Remember when the media regularly asked if Barack Obama was “black enough” to get the support of African-Americans? In 2007 pundits wondered if a black-identified but technically biracial candidate who came of age in the post–civil rights era, was raised far from traditional African-American communities, was educated in the Ivy League and boasted a foreign name might be more palatable to white voters than black ones. Today this query seems hopelessly naïve and endearingly optimistic about the fluidity of American racial identities. After the secret-Muslim accusations, the witch doctor posters, the “You lie!” shout-down and the chimpanzee e-mails—it is clear that President Obama is certainly “black enough” to experience both racially motivated public attacks and exceptional support among racial minorities.


But the tenacity of the birther movement has revived the issue of Obama’s blackness for me. Nearly a quarter of Americans, most of them white, believe President Obama was not born in the United States. The resilience of the birther myth—lately given air by Donald Trump—has even forced the White House to post a copy of Obama’s birth certificate online in hopes of settling the matter once and for all. Good luck—this controversy isn’t about documentation; it’s about deeply held beliefs, even faith claims, about who is and is not a legitimate citizen.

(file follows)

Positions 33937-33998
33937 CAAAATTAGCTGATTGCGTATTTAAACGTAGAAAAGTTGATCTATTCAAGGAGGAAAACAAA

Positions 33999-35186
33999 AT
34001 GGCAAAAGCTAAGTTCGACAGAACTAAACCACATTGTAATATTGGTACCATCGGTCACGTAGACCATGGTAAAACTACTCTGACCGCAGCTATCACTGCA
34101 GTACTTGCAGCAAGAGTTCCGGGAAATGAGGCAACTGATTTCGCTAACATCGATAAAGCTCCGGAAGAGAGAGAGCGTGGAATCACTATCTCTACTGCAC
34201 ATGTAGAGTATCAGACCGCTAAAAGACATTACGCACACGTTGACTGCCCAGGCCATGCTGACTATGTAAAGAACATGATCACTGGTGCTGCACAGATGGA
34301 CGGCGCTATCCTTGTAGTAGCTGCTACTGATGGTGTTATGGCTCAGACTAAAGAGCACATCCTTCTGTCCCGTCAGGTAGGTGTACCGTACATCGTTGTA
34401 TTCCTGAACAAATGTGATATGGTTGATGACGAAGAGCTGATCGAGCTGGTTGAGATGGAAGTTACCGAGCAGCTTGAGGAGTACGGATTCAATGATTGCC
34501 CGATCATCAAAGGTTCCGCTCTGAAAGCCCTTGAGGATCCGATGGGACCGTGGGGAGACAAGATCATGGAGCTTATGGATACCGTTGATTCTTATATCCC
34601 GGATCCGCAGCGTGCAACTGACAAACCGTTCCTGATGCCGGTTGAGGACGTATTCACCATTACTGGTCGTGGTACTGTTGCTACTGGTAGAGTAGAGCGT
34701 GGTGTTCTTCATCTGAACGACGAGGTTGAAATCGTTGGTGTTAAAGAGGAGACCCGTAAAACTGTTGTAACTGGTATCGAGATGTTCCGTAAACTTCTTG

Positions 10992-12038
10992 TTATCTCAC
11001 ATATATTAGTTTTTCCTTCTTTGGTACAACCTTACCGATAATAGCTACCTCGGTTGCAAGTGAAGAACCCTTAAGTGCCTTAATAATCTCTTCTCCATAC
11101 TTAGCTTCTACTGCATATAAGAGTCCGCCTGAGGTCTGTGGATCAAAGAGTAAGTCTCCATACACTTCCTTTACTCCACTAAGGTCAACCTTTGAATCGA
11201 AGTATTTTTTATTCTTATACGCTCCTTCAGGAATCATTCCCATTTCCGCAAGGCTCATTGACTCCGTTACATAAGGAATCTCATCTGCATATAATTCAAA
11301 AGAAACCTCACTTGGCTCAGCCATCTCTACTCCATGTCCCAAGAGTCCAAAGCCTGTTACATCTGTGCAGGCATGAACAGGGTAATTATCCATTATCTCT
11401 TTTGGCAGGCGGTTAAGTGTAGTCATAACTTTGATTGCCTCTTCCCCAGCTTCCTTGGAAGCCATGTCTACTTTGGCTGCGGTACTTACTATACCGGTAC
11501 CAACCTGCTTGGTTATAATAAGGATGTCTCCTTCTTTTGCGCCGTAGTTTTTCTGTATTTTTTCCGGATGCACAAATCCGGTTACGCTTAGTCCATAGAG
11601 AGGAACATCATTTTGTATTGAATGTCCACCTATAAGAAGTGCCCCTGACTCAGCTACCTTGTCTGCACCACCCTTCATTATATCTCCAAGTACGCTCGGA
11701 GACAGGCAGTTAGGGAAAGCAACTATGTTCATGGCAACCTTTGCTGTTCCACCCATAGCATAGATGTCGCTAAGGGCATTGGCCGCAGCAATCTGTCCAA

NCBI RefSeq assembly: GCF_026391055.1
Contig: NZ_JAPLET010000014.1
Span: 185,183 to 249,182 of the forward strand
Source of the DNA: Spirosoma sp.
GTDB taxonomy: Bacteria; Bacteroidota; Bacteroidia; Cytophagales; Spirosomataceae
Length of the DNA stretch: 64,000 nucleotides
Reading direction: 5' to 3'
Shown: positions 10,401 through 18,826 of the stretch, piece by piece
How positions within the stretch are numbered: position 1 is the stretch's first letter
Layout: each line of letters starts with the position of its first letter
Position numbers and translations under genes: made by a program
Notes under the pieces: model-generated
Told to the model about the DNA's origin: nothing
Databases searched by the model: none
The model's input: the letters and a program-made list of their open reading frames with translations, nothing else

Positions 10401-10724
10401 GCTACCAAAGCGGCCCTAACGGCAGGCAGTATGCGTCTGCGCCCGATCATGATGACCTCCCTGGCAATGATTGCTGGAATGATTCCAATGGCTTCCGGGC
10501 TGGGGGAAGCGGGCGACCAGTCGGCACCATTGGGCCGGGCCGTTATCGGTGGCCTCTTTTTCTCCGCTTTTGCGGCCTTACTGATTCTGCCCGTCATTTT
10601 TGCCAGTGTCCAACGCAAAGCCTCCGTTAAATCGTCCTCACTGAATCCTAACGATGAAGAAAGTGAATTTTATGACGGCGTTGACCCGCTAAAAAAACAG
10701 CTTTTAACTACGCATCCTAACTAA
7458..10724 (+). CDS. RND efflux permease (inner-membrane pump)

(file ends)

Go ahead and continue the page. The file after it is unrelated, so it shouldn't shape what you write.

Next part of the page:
Many on the left say that birtherism is just racism, but there’s more than simple racial animus behind it. I suspect that part of the problem is that Obama is indeed not black enough; specifically, the president is not sufficiently Negro—the historical variation of blackness that is uniquely and indisputably American.